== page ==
- Use the opportunity not only to elevate the visibility of women at your site, but to strengthen the interpretation and programmatic ties to those women. The rededication inspired us to conduct additional research, create a new commemorative booklet about Edith, and expand our programs in line with Dr. Farnsworth’s personal and professional interests.
- Make it a celebration on a meaningful date or anniversary to reinforce the public and positive nature of the name change. The Edith Farnsworth House rededication was scheduled for her birthday, with a cake and prosecco for the guests to enjoy. We also positioned the announcement as a time for one “last look” at the Edith Farnsworth Reconsidered exhibition at the end of 2021.
Much to our surprise, there was almost no resistance to the idea of renaming, which we feel was a clear indication that this correction was necessary and probably overdue. But it is important to have these conversations up front to gauge levels of understanding and support (or concern) among your board, staff, key partners, and donors.
We still were not entirely prepared for the logistical issues associated with changing the site’s name across multiple physical spaces and online platforms. We benefited from a staff person who could conduct an online audit to identify and implement global updates across our websites and social media. That online audit also resulted in updates to the Site logo with the new name, and a refresh of the site’s boilerplate language.
Our celebration was a useful tool in attracting positive media attention to the name change. The Edith Farnsworth House rededication was able to capitalize on existing media relationships, but of equal importance was the general coverage of Modern architecture programs and events as part of “Archtober” in the month prior. This helped secure placement and visibility in key outlets and media markets leading up to and during the rededication date in November. Before setting a date for your announcement, determine whether and when there are affiliated media-covered events that could align with histories of the women you are highlighting at your historic site.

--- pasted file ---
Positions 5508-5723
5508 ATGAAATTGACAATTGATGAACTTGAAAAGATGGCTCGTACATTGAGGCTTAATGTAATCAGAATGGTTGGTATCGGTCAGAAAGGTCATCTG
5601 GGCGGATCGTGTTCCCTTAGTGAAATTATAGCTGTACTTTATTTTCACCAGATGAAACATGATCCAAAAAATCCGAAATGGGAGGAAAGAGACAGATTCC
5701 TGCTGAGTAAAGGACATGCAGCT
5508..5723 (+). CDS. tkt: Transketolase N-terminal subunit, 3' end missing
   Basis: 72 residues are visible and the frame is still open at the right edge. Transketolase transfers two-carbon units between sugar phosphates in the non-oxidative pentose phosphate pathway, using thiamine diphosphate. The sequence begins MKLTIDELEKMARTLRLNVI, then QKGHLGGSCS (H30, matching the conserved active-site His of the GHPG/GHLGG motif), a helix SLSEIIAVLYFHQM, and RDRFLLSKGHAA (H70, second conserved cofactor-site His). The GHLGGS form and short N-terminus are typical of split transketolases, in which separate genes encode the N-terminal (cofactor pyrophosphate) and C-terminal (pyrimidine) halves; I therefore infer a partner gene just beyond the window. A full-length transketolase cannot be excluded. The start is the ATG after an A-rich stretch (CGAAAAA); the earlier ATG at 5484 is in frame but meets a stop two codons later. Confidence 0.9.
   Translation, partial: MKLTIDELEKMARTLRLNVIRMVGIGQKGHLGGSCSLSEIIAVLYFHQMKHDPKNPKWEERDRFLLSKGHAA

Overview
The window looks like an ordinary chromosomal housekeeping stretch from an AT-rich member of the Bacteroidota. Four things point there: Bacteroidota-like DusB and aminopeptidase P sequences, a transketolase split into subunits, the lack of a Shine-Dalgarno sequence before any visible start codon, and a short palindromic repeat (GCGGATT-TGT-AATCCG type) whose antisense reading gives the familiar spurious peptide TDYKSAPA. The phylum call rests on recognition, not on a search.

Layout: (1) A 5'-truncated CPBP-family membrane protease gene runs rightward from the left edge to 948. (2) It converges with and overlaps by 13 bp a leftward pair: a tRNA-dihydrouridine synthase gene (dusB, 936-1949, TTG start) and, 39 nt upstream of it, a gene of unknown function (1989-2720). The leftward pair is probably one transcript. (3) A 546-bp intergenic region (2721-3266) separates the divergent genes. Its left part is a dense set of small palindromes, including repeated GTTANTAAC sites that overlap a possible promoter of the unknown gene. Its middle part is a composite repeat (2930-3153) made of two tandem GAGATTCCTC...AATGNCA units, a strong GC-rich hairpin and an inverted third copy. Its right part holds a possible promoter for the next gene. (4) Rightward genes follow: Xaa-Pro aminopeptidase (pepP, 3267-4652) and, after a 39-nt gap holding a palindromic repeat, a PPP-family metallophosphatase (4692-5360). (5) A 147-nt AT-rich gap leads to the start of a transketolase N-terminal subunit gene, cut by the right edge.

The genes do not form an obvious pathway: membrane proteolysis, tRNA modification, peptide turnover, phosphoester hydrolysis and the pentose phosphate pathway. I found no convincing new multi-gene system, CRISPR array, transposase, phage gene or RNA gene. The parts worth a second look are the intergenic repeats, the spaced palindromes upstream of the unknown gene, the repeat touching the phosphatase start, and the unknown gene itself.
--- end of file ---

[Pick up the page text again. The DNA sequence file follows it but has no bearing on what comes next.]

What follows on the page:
Had it not been for COVID-19, it would have been ideal to coordinate a series of offsite and onsite programs among various women’s groups to raise awareness and appreciation outside the context of the house museum and begin forging long-term relationships with new partners and potential supporters or donors.
We know there is still more work to be done to assess the longer-term impact of the change. Over the next year, site staff will engage visitors informally to normalize the change and convey operational acceptance. They also will monitor audience reaction and feedback to determine if the messaging around Edith Farnsworth and the new name need to be adjusted or clarified.
Although the “Edith Farnsworth Reconsidered” exhibit ended in December 2021, Dr. Farnsworth’s presence will be a constant, regardless of the primary exhibition programming, through lectures, didactics, new projects, and partners. And, of course, her full name now presides over all, reminding everyone that her patronage and her taste were—and remain—as significant as the architect’s work.
Whether or not a name change is right for your site, consider some the many other ways we’ve mentioned that you can identify, spotlight, and celebrate the women who helped shape your site’s history, and give them the public attention and respect that they deserve.
Chris Morris is a senior field director at the National Trust for Historic Preservation and leads the campaign for Where Women Made History. Rena Zurofsky is the interim vice president for Historic Sites. Scott Mehaffey is the executive director of the Edith Farnsworth House.